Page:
markets over the past few years underscores the importance of having a portion of
       investment capital in long-term, non-correlated assets like life settlements.”

       72.     On January 10, 2010, Life Partners filed its Quarterly Report on Form 10-Q with the

SEC for the 2010 fiscal third quarter. The Company's Form 10-Q was signed by Defendants Pardo

and Martin, and reaffirmed the Company's financial results announced that day. The Company's

Form 10-Q also contained Sarbanes-Oxley required certifications, signed by Defendants Pardo and

Martin, substantially similar to the certifications contained in ¶26, supra.

       73.     The statements contained in ¶¶ 70-72 were materially false and/or misleading when

made because defendants failed to disclose or indicate the following: (1) that the Company had

routinely used unrealistic life expectancy data that produced inaccurately short life expectancy

reports, which were subsequently used to sell life settlement policies to investors; (2) that the

Company had purposely concealed the historical rate in which individuals insured by life settlement

                       COMPLAINT FOR VIOLATIONS OF THE FEDERAL SECURITIES LAWS
                                                 39
policies sold by Life Partners had lived past the life expectancy rates previously provided to

investors, such that the Company’s investors were unable to assess the accuracy or reliability of such

data; (3) that by underestimating the life expectancy data to investors, the Company was able to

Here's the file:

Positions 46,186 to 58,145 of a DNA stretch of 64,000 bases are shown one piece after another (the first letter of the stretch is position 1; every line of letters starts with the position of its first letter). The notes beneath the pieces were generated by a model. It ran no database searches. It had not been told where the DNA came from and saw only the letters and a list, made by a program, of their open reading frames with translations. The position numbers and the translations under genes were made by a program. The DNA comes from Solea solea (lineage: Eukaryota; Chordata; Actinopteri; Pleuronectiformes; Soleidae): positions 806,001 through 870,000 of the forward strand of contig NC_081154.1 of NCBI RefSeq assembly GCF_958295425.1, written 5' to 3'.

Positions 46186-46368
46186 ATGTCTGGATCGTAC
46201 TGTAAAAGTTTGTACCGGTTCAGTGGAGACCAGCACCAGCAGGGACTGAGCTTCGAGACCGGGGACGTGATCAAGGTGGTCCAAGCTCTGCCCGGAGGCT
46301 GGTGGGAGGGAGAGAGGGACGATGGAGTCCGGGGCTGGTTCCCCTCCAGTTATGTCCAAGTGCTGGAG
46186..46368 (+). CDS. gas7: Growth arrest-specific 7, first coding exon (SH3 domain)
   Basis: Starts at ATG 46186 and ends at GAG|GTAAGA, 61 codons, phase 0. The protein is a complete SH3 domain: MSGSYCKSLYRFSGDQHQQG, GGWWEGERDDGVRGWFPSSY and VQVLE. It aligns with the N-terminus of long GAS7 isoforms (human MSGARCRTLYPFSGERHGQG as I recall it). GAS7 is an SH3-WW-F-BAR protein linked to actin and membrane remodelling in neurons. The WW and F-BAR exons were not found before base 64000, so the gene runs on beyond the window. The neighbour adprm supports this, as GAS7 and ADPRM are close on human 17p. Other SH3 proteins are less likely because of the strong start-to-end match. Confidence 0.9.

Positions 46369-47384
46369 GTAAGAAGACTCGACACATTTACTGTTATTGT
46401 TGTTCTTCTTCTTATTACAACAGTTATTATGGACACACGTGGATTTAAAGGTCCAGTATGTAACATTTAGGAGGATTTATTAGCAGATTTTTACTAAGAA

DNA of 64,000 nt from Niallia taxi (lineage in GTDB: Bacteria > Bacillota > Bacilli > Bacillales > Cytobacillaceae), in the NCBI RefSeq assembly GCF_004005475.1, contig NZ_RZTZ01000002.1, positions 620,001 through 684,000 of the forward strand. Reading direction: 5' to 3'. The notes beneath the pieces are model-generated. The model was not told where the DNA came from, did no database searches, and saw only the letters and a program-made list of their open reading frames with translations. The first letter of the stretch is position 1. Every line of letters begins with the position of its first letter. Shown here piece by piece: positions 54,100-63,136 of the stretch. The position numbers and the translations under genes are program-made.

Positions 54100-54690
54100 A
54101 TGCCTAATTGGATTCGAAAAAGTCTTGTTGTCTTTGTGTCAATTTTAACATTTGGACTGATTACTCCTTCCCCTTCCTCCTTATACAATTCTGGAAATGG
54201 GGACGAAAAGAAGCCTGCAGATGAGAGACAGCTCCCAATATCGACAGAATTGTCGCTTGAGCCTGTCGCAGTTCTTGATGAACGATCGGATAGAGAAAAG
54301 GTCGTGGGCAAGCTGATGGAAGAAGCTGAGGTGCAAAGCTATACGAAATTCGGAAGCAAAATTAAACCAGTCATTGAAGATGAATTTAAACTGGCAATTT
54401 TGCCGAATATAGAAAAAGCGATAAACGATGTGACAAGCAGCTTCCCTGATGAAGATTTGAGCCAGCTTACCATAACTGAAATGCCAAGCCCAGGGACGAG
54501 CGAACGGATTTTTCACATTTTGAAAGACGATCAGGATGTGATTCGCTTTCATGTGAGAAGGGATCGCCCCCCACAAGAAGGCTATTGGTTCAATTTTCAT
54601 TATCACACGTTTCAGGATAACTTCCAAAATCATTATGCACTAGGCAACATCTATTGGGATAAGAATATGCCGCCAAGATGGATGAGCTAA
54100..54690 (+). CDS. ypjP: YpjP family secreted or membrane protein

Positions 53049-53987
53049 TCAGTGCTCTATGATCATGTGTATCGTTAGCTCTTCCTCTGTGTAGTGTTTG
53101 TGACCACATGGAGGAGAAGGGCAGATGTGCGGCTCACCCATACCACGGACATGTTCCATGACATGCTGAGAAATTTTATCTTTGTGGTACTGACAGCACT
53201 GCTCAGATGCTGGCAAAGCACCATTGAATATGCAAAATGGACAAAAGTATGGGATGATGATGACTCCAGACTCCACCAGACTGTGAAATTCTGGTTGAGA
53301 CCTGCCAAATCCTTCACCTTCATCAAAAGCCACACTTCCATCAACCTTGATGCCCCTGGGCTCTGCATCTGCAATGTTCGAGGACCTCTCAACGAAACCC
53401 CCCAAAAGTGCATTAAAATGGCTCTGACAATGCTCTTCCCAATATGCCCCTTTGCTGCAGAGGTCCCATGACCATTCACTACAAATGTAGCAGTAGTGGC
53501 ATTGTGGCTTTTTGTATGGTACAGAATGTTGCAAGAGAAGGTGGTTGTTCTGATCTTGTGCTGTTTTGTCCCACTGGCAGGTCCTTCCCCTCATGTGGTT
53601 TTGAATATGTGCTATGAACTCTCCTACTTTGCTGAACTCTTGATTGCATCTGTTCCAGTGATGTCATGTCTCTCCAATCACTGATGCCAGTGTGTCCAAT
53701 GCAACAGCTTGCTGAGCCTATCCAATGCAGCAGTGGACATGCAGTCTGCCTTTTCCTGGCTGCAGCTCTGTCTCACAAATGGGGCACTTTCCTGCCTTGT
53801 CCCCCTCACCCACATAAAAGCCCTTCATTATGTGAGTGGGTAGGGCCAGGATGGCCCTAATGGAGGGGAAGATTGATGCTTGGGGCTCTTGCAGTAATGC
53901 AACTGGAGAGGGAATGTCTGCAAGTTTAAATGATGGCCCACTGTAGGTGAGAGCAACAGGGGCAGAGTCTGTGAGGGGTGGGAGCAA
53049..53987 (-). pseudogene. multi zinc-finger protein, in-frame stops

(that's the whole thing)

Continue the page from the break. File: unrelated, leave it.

charge substantially larger fees when brokering life settlement policies; (4) that the Company’s

revenues had been significantly increased through the employment of such business practices; (5)

that, as a result, the Company’s financial statements were false and misleading at all relevant times;

(6) that such business practices, when they were discovered, would initiate an investigation by the

federal authorities into the Company’s business practices; (7) that the Company lacked adequate

internal and financial controls; and (8) that, as a result of the foregoing, the Company’s statements

about its financial well-being and future business prospects were lacking in any reasonable basis

when made.

       74.     On January 20, 2011, the Wall Street Journal published an article entitled, “SEC

Probes Company Over Life-Span Data.” Therein, the article, in relevant part, stated:

       The Securities and Exchange Commission is investigating Life Partners Holdings
       Inc., a Waco, Texas, company that has arranged for investors to buy several billion
       dollars of life-insurance policies from their original owners, according to four people
       who have been contacted recently by the agency.